On May 20, 2004, Jerry Pendergrass’s convoy was ambushed. The National Guard sergeant was standing outside his Humvee when a rocket-propelled grenade landed a few feet behind him and exploded, launching him 15 feet in the air. A few moments later, Pendergrass found himself lying on the ground, shrapnel lodged in his leg and his helmet several yards away. He was conscious but unsure of where he was, classic signs of concussion. Another member of his unit pulled him behind the protective barrier of the disabled Humvee, where they awaited evacuation to a medical checkpoint in a secure zone down the road.
Pendergrass soon returned to duty, ignoring the persistent headaches and the sleep, memory, and balance problems that plagued him after the blast. When his tour was up and he returned home to North Carolina, he took prescription painkillers and drank, trying to wash away both his memories of war and the reality of his health problems. It wasn’t until he began a second tour–and was evacuated two months later for spinal damage linked to the earlier blast–that he realized the full extent of his injuries. He was diagnosed with both mild traumatic brain injury and post-traumatic stress disorder (PTSD)–a condition, first defined in Vietnam veterans, that can develop after exposure to a terrifying event. “Big bangs scare the living fart out of me,” says Pendergrass, in a conference room at the Lakeview Virginia NeuroCare center in Charlottesville, VA. He seems startled by even small noises, jumping as a nearby copy machine is jostled into action.
Pendergrass has spent the last three months at NeuroCare, which is partnered with the Defense and Veterans Brain Injury Center. The small in-patient clinic, with an adjacent residence for patients, offers intensive therapy and is staffed by occupational and physical therapists, speech and language therapists, and clinical psychologists. Pendergrass is getting psychological counseling for PTSD and rehabilitation for his brain injury.
He expects to return home soon, but his recovery is complicated by his dual diagnosis. In blast-injured soldiers, PTSD and mild brain injury often occur together. The two conditions also share symptoms–including depression, memory and attention deficits, sleep problems, and emotional disturbances–and research suggests that they can aggravate each other. A 1998 study of veterans with PTSD found that those exposed to blasts were more likely to have lingering attention deficits and abnormal brain activity that persisted long after the injury. And a study published earlier this year in the New England Journal of Medicine found that the 15 percent of soldiers who reported having suffered concussions had a much greater risk of developing PTSD: 44 percent of soldiers who had lost consciousness on the battlefield met criteria for PTSD, compared with 16 percent of those in the same brigades who suffered other injuries.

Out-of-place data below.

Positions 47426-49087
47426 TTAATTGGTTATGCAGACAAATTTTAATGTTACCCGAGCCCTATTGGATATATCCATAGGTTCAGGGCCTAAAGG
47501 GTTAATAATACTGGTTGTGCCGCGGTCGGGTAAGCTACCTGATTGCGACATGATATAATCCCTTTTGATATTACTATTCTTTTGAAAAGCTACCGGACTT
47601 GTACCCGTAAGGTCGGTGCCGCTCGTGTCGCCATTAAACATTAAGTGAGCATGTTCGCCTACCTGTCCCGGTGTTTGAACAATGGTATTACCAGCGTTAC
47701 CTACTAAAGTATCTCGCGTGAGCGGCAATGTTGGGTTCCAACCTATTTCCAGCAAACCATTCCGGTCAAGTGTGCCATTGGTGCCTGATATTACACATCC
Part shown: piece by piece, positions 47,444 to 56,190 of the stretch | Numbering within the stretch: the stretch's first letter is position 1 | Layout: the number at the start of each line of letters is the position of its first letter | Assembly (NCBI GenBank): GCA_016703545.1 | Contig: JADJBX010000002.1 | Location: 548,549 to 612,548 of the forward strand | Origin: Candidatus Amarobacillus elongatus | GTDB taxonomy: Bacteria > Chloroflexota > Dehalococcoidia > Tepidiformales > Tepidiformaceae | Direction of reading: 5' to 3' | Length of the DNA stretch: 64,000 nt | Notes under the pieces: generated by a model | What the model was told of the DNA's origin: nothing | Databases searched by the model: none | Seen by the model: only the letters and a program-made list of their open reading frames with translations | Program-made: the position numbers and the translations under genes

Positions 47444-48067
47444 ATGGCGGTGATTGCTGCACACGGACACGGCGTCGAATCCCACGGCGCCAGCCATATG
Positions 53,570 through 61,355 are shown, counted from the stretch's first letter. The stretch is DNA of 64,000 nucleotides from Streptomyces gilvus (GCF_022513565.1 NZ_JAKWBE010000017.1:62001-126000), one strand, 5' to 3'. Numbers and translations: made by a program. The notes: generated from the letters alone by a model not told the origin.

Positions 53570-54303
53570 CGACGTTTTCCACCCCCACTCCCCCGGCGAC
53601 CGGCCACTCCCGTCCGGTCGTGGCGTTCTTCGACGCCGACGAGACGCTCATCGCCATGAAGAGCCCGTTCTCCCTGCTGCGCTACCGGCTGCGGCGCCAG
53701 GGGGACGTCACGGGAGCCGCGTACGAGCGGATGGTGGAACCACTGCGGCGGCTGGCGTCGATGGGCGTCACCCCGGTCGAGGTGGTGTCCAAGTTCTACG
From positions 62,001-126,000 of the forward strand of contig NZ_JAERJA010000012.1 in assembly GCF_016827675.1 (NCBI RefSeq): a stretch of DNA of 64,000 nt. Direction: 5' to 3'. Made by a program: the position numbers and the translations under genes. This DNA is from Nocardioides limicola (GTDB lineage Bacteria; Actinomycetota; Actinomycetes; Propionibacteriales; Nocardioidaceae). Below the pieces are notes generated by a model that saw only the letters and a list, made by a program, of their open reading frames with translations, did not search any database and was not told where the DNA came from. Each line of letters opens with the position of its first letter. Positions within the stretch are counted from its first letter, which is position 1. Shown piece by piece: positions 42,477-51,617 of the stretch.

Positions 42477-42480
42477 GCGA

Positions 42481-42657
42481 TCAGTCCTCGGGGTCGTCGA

However, the two conditions can have different prognoses. While PTSD is a serious anxiety disorder, it can often be treated effectively with psychological and drug therapies. Patients with moderate to severe TBI have a far grimmer prognosis. Even people with concussions, who often get better on their own, can have enduring damage: symptoms that linger more than six months may be permanent. No drug treatments have proved effective for curing long-term symptoms, and other therapies are limited. For the most part, patients are simply taught new strategies for dealing with their impairments, such as carrying notepads to help them remember important tasks or designating specific spots for their keys.
Determining the true extent of the Iraq War’s brain-injury epidemic will require sorting out whether individual patients’ persistent symptoms are caused primarily by PTSD or by physical trauma. Statistical analysis from the New England Journal of Medicine study found that lasting symptoms could be attributed largely to PTSD and depression rather than to brain injuries themselves. But the conclusion is controversial. “I think that’s minimizing the potential effects of concussion in this equation,” says Barth, the University of Virginia neuropsychologist.